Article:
1 Apr, 2014

RBI leaves repo rate on hold at 8 percent, as expected

The Reserve Bank of India (RBI) left its policy interest rate unchanged on Tuesday, as expected, and said it does not expect further near-term policy tightening if headline inflation continues to ease towards the bank’s targeted level.

The RBI kept its key repo rate at 8.00 percent, in line with the forecast of all 53 economists in a Reuters poll last week.

Since taking office in September, RBI Governor Raghuram Rajan has raised the repo rate three times by a total of 75 basis points.

India’s consumer price index inflation eased to 8.10 percent in February, near the RBI’s January 2015 target of 8 percent, while the wholesale price index slowed to a 9-month low of 4.68 percent.

The RBI wants CPI inflation to ease further to 6 percent by January 2016.

“The Reserve Bank’s policy stance will be firmly focused on keeping the economy on a disinflationary glide path,” Rajan said.

“If inflation continues along the intended glide path, further policy tightening in the near term is not anticipated at this juncture,” he said in his policy statement.

Rajan expressed concern about risks to growth in an economy expanding at under 5 percent, its slowest in a decade. He said growth in the fiscal year that began this month is expected in a range of 5 to 6 percent, with downside risks.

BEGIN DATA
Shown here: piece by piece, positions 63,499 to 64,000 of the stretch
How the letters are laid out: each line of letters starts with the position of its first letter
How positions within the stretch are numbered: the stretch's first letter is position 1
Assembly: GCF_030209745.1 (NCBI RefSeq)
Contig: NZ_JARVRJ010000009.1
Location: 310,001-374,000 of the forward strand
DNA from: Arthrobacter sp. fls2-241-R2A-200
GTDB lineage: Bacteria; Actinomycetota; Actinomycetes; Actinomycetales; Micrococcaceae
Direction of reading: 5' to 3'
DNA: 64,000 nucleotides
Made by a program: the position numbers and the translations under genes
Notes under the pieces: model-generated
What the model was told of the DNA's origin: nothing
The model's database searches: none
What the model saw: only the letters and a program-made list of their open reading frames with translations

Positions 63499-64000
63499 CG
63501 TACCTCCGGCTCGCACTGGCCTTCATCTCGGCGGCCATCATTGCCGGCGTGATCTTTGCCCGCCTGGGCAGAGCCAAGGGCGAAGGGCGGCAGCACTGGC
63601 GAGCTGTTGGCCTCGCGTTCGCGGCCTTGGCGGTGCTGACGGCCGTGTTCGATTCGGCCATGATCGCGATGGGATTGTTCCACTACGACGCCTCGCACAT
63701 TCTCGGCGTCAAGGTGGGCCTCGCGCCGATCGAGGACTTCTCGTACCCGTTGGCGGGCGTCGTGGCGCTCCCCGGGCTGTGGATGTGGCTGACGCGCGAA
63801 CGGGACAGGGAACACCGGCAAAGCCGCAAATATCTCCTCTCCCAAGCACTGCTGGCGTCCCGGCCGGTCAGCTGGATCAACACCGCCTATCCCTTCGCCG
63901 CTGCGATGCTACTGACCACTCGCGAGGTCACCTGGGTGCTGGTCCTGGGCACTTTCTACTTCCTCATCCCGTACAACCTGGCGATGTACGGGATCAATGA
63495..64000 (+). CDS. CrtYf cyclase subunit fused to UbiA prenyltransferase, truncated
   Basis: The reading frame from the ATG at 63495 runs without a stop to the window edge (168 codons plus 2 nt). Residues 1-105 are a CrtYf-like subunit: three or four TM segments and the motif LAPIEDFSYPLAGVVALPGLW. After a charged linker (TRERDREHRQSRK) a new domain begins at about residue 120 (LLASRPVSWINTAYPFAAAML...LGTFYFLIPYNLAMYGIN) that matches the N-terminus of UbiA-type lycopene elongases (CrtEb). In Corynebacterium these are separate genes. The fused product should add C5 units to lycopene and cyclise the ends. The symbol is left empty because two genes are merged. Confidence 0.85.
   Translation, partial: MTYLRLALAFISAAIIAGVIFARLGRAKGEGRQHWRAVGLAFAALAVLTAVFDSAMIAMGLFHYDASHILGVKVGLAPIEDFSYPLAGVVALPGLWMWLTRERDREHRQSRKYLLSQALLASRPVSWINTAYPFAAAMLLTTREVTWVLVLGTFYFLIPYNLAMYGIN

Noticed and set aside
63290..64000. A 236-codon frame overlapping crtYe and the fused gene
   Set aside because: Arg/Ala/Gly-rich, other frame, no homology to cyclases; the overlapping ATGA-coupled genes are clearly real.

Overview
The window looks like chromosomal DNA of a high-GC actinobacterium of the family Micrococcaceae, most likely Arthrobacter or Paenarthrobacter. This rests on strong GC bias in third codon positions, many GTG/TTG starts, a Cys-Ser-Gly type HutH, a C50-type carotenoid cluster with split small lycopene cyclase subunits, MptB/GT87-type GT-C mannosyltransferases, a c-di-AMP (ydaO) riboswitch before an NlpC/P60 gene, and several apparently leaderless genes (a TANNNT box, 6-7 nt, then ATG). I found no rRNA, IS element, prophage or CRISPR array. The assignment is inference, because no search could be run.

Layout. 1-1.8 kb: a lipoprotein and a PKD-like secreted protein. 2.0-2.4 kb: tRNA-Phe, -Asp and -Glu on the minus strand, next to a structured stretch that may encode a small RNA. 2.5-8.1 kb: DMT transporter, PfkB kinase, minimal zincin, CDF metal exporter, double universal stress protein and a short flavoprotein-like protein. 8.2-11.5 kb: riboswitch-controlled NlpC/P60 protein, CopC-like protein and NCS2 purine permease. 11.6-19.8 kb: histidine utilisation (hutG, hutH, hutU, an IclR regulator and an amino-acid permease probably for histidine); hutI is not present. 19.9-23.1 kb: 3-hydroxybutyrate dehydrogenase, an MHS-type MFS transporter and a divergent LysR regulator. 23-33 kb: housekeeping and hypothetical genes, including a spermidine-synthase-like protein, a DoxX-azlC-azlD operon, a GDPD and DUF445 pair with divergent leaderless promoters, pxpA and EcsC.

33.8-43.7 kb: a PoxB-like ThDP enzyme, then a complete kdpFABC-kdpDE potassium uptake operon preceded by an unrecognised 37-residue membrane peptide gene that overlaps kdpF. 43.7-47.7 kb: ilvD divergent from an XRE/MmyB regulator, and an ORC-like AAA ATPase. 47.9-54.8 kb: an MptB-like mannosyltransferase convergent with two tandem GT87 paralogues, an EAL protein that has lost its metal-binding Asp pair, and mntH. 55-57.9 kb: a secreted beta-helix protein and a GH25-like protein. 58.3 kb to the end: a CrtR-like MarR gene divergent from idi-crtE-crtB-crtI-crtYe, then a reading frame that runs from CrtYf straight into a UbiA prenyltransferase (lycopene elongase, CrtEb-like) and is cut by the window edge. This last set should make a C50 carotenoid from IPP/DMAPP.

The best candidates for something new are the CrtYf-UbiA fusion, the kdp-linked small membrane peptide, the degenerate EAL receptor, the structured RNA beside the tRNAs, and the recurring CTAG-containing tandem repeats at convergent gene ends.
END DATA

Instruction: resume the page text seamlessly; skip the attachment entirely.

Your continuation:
“Lead indicators do not point to any sustained revival in industry and services as yet,” Rajan said.

The RBI also reduced the availability of overnight funds from its repo window for banks and increased the amount that banks may borrow from its term repo window in a bid to reduce lenders’ reliance on short-term central bank funding.

For full coverage of RBI rate decision, click here

Graphic on India WPI, rates, industrial output: link.reuters.com/deq95s

Graphic on India WPI, rates, 1 yr OIS: link.reuters.com/saq26s

Graphic on India rates, 1 yr OIS, 5 yr OIS: link.reuters.com/nad57s

Indian stocks were little changed, while the local bond and foreign exchange markets were closed on Tuesday.

With India heading for elections running from April 7 to May 12, Rajan had been expected to wait for a glimpse of the next government’s economic policies as well as the outlook for monsoon season rains that begin in June before making a policy move, economists said.

“With upcoming elections adding another event risk to the horizon along with the likelihood that poor weather conditions might feed into inflation yet again, the prudent bias will be to maintain the tight hold on policy levers,” Radhika Rao, economist at DBS in Singapore, said after the policy statement.

(Editing by Kim Coghill)

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